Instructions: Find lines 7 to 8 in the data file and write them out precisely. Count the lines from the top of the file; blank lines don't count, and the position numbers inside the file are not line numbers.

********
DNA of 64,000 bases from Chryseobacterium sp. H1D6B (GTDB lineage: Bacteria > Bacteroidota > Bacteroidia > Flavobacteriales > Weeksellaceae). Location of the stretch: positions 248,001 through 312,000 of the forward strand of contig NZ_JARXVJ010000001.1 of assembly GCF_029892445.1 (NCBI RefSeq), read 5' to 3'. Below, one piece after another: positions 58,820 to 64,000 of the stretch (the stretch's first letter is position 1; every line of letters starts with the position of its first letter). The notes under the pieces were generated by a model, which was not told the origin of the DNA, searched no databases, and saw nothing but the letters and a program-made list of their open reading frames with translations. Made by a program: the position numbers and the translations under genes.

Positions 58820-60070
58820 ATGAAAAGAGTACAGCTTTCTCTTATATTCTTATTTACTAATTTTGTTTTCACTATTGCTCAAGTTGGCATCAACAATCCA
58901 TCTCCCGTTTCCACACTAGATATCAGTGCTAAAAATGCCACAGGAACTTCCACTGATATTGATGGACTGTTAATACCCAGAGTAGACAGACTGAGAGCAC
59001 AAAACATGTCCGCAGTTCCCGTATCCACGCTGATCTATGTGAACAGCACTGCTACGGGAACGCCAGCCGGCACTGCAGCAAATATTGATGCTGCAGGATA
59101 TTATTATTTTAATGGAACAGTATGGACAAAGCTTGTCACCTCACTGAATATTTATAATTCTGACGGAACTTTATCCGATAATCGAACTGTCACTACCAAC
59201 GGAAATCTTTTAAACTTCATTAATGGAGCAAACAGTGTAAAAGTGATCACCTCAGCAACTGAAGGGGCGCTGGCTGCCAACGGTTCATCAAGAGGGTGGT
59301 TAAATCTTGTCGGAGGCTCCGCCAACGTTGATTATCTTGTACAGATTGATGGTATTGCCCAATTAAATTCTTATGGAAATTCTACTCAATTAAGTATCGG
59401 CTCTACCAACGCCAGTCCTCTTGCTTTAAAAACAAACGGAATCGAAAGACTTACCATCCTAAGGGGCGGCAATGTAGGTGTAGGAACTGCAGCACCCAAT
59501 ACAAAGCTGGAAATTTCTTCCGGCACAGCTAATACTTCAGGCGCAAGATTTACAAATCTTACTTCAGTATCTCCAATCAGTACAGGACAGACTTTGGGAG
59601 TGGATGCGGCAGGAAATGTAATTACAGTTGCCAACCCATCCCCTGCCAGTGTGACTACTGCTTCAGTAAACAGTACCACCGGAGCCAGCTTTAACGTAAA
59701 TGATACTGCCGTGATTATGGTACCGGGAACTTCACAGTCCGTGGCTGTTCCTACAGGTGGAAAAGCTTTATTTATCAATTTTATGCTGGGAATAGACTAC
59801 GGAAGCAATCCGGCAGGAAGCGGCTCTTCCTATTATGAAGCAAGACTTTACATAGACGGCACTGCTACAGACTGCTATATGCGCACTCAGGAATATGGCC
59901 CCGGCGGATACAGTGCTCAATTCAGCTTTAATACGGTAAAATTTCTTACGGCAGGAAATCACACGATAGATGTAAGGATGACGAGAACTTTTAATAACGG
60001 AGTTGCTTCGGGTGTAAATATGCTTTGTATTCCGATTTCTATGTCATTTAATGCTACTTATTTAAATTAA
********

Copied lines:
59201 GGAAATCTTTTAAACTTCATTAATGGAGCAAACAGTGTAAAAGTGATCACCTCAGCAACTGAAGGGGCGCTGGCTGCCAACGGTTCATCAAGAGGGTGGT
59301 TAAATCTTGTCGGAGGCTCCGCCAACGTTGATTATCTTGTACAGATTGATGGTATTGCCCAATTAAATTCTTATGGAAATTCTACTCAATTAAGTATCGG